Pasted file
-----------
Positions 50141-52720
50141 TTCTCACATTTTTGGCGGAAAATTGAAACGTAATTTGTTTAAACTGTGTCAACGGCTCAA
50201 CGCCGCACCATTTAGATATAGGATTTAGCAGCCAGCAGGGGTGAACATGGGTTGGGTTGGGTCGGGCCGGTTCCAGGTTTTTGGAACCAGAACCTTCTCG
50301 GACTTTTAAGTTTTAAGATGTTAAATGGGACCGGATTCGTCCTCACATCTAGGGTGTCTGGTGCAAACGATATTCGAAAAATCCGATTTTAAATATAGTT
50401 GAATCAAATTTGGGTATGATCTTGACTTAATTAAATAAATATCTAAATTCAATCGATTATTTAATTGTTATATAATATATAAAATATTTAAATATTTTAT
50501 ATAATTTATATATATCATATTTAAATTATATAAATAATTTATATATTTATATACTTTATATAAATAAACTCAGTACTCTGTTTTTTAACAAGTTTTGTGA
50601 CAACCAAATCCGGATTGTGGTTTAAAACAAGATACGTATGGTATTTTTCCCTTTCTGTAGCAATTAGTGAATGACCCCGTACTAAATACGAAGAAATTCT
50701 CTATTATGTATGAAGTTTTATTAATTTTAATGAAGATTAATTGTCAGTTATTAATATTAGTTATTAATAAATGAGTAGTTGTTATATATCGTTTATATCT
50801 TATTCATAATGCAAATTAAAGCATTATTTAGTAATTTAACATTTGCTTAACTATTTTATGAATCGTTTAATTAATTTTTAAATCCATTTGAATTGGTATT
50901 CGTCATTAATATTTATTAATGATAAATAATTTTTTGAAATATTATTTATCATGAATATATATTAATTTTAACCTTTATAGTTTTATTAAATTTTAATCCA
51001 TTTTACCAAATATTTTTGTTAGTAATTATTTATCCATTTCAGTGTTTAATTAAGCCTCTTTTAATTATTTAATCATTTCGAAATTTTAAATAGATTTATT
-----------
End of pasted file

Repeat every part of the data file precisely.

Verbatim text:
Positions 50141-52720
50141 TTCTCACATTTTTGGCGGAAAATTGAAACGTAATTTGTTTAAACTGTGTCAACGGCTCAA
50201 CGCCGCACCATTTAGATATAGGATTTAGCAGCCAGCAGGGGTGAACATGGGTTGGGTTGGGTCGGGCCGGTTCCAGGTTTTTGGAACCAGAACCTTCTCG
50301 GACTTTTAAGTTTTAAGATGTTAAATGGGACCGGATTCGTCCTCACATCTAGGGTGTCTGGTGCAAACGATATTCGAAAAATCCGATTTTAAATATAGTT
50401 GAATCAAATTTGGGTATGATCTTGACTTAATTAAATAAATATCTAAATTCAATCGATTATTTAATTGTTATATAATATATAAAATATTTAAATATTTTAT
50501 ATAATTTATATATATCATATTTAAATTATATAAATAATTTATATATTTATATACTTTATATAAATAAACTCAGTACTCTGTTTTTTAACAAGTTTTGTGA
50601 CAACCAAATCCGGATTGTGGTTTAAAACAAGATACGTATGGTATTTTTCCCTTTCTGTAGCAATTAGTGAATGACCCCGTACTAAATACGAAGAAATTCT
50701 CTATTATGTATGAAGTTTTATTAATTTTAATGAAGATTAATTGTCAGTTATTAATATTAGTTATTAATAAATGAGTAGTTGTTATATATCGTTTATATCT
50801 TATTCATAATGCAAATTAAAGCATTATTTAGTAATTTAACATTTGCTTAACTATTTTATGAATCGTTTAATTAATTTTTAAATCCATTTGAATTGGTATT
50901 CGTCATTAATATTTATTAATGATAAATAATTTTTTGAAATATTATTTATCATGAATATATATTAATTTTAACCTTTATAGTTTTATTAAATTTTAATCCA
51001 TTTTACCAAATATTTTTGTTAGTAATTATTTATCCATTTCAGTGTTTAATTAAGCCTCTTTTAATTATTTAATCATTTCGAAATTTTAAATAGATTTATT